For me this was a rare clunker from this well spoken authority. Unfortunately this article reads like yet another special interest group proclaiming doom if their special little part of the equation is not given priority. The author correctly discerns the CRA has made some decisions on various issues related to employee benefits. Yet upon reading these profound changes – no trading bonus to fund spending accounts? (Is this one of those 1% problems? quick hands up all those impacted?) Auditing of health services plans (for an industry that spends so much time prattling on about governance you would think this would not be such a big deal if you are doing it right why fear an audit?) and addressing tax liabilities with both the employer and employee (really seems rather fair since both parties benefits from the claim\programs) – one is underwhelmed by what if any impact they might have on the vast majority of plans currently in place. What is not placed in the proper context – and we would not expect that from a special interest – is the issue of funding. The government has been very clear about exactly what funding there will be for health care in Canada, and how it will be shared among the provinces – for years into the future. They have removed the strings attached by prior governments – in other words it is now up to the provinces to lead, innovate and truly serve their population’s – which is as it should be. Like it or not employee benefit plans are the tail not the dog in the healthcare situation in Canada. They are plans designed to cover sundry (miscellaneous) health expenses, or they were and if there is an issue (for plan sponsors, advisors and providers) – here it is exactly that – never mind public healthcare is unsustainable – so are employee benefit programs (biologics – any plan that covers them is arguably “unsustainable”) if they do not realize or come to terms with what they were designed to do, how far a stray they have gotten in the service of the consumer and find where they fit in the emerging relativity of healthcare as the provinces begin to experiment with alternate (private) delivery. This nation needs leadership on the healthcare file – the federal government has done their part now it is time for the balance of the industry to get in line and lead not complain.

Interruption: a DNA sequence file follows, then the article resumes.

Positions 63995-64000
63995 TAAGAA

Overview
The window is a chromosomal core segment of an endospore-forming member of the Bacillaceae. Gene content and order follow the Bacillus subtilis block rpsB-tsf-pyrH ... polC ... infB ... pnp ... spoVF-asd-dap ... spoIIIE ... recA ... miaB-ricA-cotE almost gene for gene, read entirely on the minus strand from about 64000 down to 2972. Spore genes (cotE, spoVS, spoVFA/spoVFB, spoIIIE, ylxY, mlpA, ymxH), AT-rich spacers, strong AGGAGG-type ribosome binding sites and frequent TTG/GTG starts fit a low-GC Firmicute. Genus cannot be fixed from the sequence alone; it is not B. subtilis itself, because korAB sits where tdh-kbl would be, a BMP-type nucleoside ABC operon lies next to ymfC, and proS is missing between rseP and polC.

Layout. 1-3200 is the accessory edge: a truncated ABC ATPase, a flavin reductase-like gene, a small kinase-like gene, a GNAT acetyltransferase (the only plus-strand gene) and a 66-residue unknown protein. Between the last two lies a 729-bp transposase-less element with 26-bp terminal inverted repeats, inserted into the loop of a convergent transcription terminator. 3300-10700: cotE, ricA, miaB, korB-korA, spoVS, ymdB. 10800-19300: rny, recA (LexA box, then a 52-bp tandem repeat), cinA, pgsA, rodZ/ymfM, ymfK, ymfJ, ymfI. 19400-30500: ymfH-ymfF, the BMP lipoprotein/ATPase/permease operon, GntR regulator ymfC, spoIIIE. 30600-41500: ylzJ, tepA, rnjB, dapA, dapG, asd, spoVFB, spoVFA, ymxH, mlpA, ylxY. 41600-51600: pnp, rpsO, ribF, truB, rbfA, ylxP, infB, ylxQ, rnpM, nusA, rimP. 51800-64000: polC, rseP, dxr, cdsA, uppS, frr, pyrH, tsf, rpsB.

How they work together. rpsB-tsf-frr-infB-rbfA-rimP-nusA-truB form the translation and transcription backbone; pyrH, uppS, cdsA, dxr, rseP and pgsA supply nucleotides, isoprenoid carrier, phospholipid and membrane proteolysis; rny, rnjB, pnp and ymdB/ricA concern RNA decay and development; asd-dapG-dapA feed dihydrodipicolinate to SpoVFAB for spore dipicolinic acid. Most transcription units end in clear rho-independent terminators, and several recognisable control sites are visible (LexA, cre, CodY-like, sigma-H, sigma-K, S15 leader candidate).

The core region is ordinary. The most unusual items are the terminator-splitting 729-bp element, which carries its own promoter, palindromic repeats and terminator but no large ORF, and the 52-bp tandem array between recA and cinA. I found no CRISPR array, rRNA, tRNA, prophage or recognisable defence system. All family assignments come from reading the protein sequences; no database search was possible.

Tuesday, February 07 at 10:14 am | Reply